We all do what we can to protect the dogs we love. While we try to avoid unnecessary risks by keeping dogs away from things we know aren’t good for them such as chocolate and toxic plants, there are always new things to learn. There is a dog illness that while relatively uncommon, is on the rise. This potentially fatal illness is called blastomycosis. It can steal your dog’s sight in days or in the worst cases, their life.
-What is Blastomycosis? Blastomycosis (also referred to as “Blasto”) is a systemic disease caused by the blastomyces dermatitidis fungus. Once its spores are inhaled, it causes a yeast to rapidly grow in the lungs. The fungus may then may then spread to other tissue causing additional severe symptoms.
-What are the symptoms? Some common Blasto symptoms are loss of appetite, weight loss, fever, decreased stamina, respiratory ailments, swollen lymph glands, and eye infections or lesions (particularly those that impact the iris). Bloody or pus filled skin lesions which do not heal may also develop as a result of fungal spores entering those areas externally.
-How does a dog get Blasto? Dogs may contract Blasto by inhaling the spores of the blastomyces dermatitidis fungus. The fungus is most often found in damp, dark, wooded areas. Very dry settings may also facilitate transmission as dusty soil that gets kicked up by digging and foraging may contain the spores. In the US, most cases occur in the South, Midwest, and Upper Plains States but is not limited to those areas. Blasto spores may also be picked up in open sores and wounds. It is important to note most infected dogs live within 400 meters of a body of water.
-Why is Chicago a haven for Blasto? The lake has something to do with it because soil by the water is the primary place to get that disease. A majority of cases are seen in the spring because the conditions are ideal for the fungus.
-I’m concerned my dog is showing symptoms of Blasto. What do I do? It is very important blastomycosis be diagnosed early so treatment can begin as soon as possible. An incorrect diagnosis that leads to initial treatment with antibiotics may actually worsen the disease. Blasto is often incorrectly diagnosed as cancer or Lyme Disease, so alert your veterinarian if your dog may have been exposed to fungal spores in a damp, dark, high risk area in the previous 6 weeks. Tests to reach a correct diagnosis may include lung x-rays, examination of lymph node cells, and urine analysis.
-Treatment: Blasto is currently treated long term with antifungal medication. Current treatment options may cause side-effects that require careful monitoring and tends to be quite costly. It can range anywhere from 5000.00 to 10,000 to treat one dog with Blasto. Dietary changes may also be necessary to promote the best possible nutrition to help the dog maintain and rebuild strength.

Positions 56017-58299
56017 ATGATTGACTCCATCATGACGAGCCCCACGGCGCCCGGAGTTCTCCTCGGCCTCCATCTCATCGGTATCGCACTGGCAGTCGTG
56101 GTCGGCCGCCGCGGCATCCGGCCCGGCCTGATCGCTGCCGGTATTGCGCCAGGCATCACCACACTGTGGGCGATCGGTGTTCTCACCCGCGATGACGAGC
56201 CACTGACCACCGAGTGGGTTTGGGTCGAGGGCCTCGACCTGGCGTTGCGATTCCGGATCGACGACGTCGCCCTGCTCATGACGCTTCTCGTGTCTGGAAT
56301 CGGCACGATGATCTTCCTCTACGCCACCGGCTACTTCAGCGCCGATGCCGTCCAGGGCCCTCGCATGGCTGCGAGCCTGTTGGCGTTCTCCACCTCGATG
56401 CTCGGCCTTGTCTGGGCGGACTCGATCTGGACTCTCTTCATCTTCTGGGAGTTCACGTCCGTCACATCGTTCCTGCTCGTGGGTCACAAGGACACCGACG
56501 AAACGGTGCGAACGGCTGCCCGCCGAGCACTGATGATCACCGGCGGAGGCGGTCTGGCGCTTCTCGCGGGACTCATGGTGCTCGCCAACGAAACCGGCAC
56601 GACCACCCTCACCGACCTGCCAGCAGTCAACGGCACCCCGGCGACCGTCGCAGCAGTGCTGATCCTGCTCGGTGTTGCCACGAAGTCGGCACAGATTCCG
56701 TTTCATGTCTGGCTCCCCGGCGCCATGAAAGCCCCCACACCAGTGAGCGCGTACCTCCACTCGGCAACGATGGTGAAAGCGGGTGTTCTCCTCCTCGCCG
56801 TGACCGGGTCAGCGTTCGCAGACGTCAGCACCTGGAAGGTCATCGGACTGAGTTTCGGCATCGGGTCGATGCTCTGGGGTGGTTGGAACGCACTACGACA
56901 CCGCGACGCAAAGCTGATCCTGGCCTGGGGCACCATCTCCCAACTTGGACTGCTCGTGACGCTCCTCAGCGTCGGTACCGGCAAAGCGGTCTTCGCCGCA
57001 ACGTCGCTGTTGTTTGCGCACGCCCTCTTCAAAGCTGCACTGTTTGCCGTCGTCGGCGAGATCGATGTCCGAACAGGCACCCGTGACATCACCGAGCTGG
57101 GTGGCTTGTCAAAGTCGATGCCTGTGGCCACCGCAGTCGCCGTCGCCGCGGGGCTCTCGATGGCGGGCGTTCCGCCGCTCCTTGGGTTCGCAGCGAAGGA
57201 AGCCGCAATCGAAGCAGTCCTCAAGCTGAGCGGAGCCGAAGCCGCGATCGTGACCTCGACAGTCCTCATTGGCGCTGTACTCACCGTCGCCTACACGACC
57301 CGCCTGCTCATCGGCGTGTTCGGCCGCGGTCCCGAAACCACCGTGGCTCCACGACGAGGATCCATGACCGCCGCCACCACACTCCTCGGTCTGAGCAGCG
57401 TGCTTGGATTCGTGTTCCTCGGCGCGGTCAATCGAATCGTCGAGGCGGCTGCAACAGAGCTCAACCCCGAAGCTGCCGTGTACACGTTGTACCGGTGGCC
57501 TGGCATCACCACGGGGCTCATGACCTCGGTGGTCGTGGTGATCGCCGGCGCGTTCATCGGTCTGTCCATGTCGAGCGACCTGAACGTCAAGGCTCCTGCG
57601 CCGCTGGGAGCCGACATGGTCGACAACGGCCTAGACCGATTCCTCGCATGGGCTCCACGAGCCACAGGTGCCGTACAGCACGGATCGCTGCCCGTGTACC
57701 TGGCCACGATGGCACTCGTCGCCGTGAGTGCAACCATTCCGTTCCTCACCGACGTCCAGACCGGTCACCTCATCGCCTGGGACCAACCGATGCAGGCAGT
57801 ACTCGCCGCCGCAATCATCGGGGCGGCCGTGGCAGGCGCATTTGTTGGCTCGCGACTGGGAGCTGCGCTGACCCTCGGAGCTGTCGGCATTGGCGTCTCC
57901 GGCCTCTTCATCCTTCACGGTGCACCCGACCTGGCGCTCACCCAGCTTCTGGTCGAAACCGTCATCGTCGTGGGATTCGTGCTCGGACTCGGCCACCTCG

Prognosis: Early detection and treatment are essential to a good outcome. Of dogs that begin treatment, 25% do not survive, most often due respiratory failure. As you start the treatment, and the fungus starts to die, it lets loose in the lungs and can cause them to go into respiratory failure at any time during the first few weeks of treatment. There is also a reported 25% relapse rate. It can take up to a year of treatment to completely rid the body of this fungus.
Prevention: Dogs most certainly will be dogs, so it makes it hard to avoid conditions where the blastomyces dermatitidis fungus lives. When possible, limit your dog’s exposure to damp, dark areas where there is a lot of decaying material. While the shores of swampy areas and ponds provide great smells, they are high risk areas for fungus. When it is time to be outdoors, try to choose drier, sunny areas for hikes and other adventures.
As your dog’s best friend, being well informed and able to communicate effectively with their healthcare provider is one of the most important things you can do to keep your pal healthy and happy. Hopefully, taking a few simple steps and being alert to your dog’s surroundings will let you share your life with your canine pal for many years to come.
****It’s A Pittie Rescue is currently caring for a loving pitbull named Lenny who has blastomycosis. Three of his systems are affected by this disease: his eyes, his lungs, and his skin. It has caused blindness in his eyes, he keeps developing lesions on his skin that burst open, and it causes major congestion in the lungs. If you would like to help with Lenny’s treatment costs please feel free to submit a donation by clicking the ‘Donation’ link (on the right-hand side of this page). Every little bit helps and is greatly appreciated.